I admit, I'm not a big fan of Kira-Kira, a book that was okay in the reading but was clearly, to me, a good-for-you book: the kind of book your teachers wished you would read while you were busy scarfing down the latest Sweet Valley High. (Or maybe that was just me.)
So I didn't have high hopes for Weedflower, and in that I wasn't disappointed (if that convoluted logic makes sense). Weedflower comes with a huge good-for-you subject, namely the internment of Japanese Americans during World War II. What kid wouldn't snatch that off the shelf? . . . (Oh, right. EVERY kid.)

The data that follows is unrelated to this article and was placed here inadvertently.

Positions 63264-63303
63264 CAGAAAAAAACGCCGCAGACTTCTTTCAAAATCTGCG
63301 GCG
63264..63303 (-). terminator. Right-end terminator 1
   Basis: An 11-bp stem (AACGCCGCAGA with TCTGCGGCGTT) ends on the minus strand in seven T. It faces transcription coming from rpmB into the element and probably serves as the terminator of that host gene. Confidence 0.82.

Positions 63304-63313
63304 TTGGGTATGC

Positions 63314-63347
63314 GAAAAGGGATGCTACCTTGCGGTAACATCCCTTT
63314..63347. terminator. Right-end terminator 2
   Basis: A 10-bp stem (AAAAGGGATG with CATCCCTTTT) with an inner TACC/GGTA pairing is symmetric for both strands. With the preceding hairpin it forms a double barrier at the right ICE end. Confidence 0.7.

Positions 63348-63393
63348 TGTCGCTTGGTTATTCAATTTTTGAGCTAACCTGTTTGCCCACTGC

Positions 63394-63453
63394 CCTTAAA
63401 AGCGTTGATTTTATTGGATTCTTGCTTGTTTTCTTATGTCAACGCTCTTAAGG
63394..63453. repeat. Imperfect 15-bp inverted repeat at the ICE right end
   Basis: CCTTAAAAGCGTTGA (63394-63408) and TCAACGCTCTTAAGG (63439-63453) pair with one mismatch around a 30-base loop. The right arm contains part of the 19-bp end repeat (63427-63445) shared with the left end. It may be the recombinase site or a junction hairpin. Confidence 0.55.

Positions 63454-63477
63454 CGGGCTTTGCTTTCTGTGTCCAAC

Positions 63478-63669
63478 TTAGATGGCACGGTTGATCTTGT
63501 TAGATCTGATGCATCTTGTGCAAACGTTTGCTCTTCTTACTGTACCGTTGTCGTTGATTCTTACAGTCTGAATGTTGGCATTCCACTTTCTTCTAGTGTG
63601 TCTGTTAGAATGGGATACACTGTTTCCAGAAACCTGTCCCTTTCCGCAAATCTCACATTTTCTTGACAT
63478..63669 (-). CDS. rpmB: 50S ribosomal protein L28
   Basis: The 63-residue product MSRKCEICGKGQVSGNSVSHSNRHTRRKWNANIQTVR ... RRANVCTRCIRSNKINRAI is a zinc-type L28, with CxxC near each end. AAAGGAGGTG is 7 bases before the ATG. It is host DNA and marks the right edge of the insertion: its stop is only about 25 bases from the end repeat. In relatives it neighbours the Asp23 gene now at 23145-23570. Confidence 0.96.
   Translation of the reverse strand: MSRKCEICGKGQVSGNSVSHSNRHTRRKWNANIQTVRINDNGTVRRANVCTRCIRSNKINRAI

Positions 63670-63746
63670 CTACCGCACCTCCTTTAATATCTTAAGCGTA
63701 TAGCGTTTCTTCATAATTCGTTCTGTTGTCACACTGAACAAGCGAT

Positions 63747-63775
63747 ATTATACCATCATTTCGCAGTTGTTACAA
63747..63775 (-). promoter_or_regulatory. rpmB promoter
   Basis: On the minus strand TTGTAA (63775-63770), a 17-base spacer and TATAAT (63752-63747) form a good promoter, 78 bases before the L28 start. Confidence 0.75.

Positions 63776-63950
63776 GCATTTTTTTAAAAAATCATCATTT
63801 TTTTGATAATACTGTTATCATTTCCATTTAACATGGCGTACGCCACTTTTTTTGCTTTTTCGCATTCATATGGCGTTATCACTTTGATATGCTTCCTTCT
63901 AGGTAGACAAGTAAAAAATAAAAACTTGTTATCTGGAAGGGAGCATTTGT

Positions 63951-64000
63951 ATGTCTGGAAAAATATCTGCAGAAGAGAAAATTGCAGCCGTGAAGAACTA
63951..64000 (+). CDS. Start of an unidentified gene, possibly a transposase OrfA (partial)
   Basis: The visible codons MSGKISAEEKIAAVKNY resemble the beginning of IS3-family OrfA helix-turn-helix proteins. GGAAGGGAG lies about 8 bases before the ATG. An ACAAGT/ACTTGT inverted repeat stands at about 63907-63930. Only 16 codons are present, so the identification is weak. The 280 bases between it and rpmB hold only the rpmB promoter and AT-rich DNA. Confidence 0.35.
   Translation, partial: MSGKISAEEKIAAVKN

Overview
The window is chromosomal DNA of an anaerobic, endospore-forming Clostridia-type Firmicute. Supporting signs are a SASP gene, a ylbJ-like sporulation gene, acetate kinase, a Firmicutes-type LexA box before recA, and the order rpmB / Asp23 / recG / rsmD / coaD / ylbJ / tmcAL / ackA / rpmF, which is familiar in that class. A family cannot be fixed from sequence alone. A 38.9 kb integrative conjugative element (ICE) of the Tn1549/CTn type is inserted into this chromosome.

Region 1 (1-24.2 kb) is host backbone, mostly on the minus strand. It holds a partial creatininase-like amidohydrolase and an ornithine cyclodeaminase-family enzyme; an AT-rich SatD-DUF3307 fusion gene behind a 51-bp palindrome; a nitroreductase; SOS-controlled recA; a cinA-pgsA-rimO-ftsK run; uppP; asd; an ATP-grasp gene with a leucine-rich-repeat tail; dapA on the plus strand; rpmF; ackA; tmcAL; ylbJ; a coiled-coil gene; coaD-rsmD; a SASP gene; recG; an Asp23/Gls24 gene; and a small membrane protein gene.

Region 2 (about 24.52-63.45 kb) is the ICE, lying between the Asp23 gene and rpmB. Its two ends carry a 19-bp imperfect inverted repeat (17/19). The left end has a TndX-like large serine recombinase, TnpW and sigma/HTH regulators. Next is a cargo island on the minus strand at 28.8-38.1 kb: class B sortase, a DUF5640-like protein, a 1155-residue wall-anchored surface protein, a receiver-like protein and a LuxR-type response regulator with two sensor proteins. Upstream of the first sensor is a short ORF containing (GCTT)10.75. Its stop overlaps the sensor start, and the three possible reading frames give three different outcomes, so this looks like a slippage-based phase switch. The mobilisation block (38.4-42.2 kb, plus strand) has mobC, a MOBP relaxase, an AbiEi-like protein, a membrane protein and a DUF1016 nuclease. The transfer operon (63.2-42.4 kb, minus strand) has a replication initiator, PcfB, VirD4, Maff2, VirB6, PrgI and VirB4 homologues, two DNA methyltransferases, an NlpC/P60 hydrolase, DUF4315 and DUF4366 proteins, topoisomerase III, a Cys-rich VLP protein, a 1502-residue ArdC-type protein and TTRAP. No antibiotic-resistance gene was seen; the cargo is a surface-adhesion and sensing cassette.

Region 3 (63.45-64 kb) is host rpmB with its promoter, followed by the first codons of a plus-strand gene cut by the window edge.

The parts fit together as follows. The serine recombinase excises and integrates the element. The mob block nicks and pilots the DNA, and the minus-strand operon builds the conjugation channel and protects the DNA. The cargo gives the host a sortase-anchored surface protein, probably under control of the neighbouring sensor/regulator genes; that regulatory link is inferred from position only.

And yet, Kadohata surprised me several times with the quality of the novel. Sumiko is a likable heroine, the story moves along at a pretty good clip, and the author addresses several issues that I either hadn't known about -- the relationship among Japanese Americans and Native Americans at Poston, for example -- or hadn't considered, such as the relative comfort of life in the camps for internees, at least after a while. Kadohata's father was held at Poston during the war, so presumably she knows of what she speaks.
I still think this is a book that needs a good booktalk or handsell to get a kid to read it; they're unlikely to pick it up on their own. Do I think it's award-caliber? Not really, but then again, I didn't think that of Kira-Kira, either.
Weedflower by Cynthia Kadohata. S&S, 2006, 260 pages.
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